A Private Tour of Jewish Bologna
Tour Participation Requirements
Special Medical Restriction
The Jewish presence in Bologna goes back as far as the 4th century, perhaps further. Over the centuries since, Jewish fortunes (and freedoms) have waxed and waned as rulers and popes changed. By the 14th century, Bologna's Jews shared a generally peaceful coexistence with the larger population, prospering in commerce, medicine, banking, and textiles, maintaining ancient traditions at home and in 11 synagogues, and printing news and sacred texts on Hebrew printing presses.
But in May of 1556, a bull from Pope Paul IV changed all that. Jews were now forced to live in a walled ghetto that was locked at nightfall, with its entrances strictly monitored. By 1569 they were completely expelled from the city, their cemetery confiscated and its tombstones destroyed.
Despite a brief return late in the 1580s, Jews remained excluded from the city until the 1790s. Only after Napoleon's conquering army arrived in Bologna in 1797 were Jews allowed to return. No longer officially confined to their quarter, they started anew and slowly began to resurrect their fractured history here. On this private tour, you'll trace the historic ghetto's layout as it winds through narrow streets in the city's medieval heart.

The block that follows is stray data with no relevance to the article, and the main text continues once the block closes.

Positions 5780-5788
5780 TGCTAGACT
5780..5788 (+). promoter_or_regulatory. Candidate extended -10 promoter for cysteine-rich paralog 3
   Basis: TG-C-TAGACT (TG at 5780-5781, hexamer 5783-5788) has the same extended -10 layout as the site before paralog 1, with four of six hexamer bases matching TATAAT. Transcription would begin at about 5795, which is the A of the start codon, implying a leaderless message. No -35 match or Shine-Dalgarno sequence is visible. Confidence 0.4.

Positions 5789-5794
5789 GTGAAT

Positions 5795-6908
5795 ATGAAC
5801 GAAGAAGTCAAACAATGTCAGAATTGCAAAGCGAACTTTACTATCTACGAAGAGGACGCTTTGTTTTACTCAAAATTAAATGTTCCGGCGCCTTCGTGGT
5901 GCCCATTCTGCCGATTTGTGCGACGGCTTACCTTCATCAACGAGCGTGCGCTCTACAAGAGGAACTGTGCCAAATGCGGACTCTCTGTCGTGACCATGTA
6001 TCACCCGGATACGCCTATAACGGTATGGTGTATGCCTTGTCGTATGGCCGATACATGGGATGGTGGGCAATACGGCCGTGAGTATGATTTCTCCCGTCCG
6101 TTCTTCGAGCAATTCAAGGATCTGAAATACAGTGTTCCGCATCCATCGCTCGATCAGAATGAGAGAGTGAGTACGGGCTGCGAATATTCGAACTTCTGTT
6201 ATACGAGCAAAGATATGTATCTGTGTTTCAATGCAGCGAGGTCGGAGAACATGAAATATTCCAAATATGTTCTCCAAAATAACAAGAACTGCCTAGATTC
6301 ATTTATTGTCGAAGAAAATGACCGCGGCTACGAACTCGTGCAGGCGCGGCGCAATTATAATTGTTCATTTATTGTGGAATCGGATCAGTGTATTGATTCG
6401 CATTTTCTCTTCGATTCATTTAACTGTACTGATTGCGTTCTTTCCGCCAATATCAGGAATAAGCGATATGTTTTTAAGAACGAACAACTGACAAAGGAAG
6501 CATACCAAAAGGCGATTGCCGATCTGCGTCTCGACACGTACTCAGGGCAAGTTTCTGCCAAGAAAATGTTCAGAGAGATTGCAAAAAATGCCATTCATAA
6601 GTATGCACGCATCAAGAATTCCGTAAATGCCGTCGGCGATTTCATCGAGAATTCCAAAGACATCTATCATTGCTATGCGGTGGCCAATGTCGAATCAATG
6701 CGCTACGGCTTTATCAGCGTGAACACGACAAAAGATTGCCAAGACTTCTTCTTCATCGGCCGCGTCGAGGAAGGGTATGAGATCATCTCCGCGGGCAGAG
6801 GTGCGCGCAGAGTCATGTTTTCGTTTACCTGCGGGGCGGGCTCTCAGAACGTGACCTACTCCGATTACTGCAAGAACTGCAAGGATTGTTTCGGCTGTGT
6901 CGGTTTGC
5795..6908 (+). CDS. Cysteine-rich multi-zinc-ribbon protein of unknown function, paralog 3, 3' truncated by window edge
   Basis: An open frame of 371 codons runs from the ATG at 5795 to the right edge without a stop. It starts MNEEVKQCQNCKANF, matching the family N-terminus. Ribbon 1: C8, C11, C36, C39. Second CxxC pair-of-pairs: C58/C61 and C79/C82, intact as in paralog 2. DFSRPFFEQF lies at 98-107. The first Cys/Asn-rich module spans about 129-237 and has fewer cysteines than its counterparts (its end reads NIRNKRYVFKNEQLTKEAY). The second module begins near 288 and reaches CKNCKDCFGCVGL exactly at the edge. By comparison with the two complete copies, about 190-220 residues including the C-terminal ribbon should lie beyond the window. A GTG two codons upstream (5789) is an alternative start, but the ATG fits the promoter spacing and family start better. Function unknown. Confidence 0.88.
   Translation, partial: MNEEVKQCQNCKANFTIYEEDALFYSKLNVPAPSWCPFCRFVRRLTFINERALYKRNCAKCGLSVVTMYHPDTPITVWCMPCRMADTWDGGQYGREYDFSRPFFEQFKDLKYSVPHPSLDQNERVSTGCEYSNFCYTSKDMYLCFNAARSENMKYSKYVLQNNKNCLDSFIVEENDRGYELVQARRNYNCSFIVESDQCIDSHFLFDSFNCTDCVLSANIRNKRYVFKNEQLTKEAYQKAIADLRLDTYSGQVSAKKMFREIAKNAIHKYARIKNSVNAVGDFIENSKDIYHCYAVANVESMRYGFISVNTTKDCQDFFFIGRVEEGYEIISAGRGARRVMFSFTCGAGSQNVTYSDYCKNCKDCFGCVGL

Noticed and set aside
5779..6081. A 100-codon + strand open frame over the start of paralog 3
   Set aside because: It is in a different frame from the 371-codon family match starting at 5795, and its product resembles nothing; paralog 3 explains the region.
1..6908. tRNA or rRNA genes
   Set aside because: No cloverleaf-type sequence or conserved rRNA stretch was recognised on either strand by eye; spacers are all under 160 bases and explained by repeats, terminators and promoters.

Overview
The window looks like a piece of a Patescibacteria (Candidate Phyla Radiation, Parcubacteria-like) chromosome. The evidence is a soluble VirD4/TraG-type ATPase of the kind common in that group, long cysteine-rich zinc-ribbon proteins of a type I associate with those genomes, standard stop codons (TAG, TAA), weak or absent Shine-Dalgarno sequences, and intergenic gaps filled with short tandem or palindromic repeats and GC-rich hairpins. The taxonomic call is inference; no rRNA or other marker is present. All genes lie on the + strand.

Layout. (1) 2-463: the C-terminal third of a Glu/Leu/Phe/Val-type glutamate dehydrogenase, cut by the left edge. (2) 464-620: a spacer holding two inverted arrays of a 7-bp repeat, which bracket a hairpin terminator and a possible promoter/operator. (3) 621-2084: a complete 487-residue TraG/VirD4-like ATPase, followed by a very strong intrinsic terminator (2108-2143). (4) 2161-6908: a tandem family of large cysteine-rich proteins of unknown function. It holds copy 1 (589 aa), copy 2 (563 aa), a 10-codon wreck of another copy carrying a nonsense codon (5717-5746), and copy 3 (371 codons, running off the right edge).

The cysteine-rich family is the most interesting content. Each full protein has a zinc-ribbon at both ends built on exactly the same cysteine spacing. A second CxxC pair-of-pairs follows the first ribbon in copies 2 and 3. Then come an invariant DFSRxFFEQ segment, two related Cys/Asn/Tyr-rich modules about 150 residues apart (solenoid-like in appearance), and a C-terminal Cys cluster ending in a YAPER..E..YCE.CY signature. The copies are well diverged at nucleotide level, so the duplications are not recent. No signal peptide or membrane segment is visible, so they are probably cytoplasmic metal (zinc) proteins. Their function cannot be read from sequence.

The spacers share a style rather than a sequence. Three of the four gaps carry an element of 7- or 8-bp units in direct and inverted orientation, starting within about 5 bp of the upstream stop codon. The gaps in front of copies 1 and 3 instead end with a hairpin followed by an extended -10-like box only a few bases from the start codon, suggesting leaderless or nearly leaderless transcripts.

The main drag is still known as Via De' Giudei, where the bell tower of imposing San Bartolomeo church made sure that Jewish residents would know when Mass was being held. Nearby, and true to its name, the Via dell'Inferno was narrower and sometimes dangerous – but held the important Buratti House, site of one of the ghetto's most prominent synagogues.
On a side street nearby, the Jewish Museum of Bologna contains exhibits that tell the story of Jewish presence in Bologna and Emilia Romagna in moving detail via multiple media.
But in some ways, the story is told even more poignantly at Bocchi Palace, built in 1546 by a writer with humanist beliefs. Across its front base, the only Hebrew inscription on a monumental building in Europe is prominently chiseled. It quotes a verse from the Book of Psalms:
Deliver me from the liars, God! They smile so sweetly but lie through their teeth.
Out of the ghetto
Theories vary as to who coined the word ghetto. Some say its roots are Venetian (that city had the first recorded Jewish ghetto in 1516); others say it's based on Yiddish, Latin, even German or French. One thing everyone agrees on: The forced separation of Jews within a designated quarter peaked in the 16th and 17th centuries, after a string of Papal edicts laid the groundwork for the idea. By the 19th century, most of Europe's ghettos had disappeared – until the Nazis brought them back again in the 20th, with more in mind than mere separation.
Full refunds issued for cancellations made 7 full days prior to the date and time of requested services. Cancellations made within the 7-day and 72-hour window will receive a 50% refund of purchase total. Purchases are non-refundable inside of 72 hours.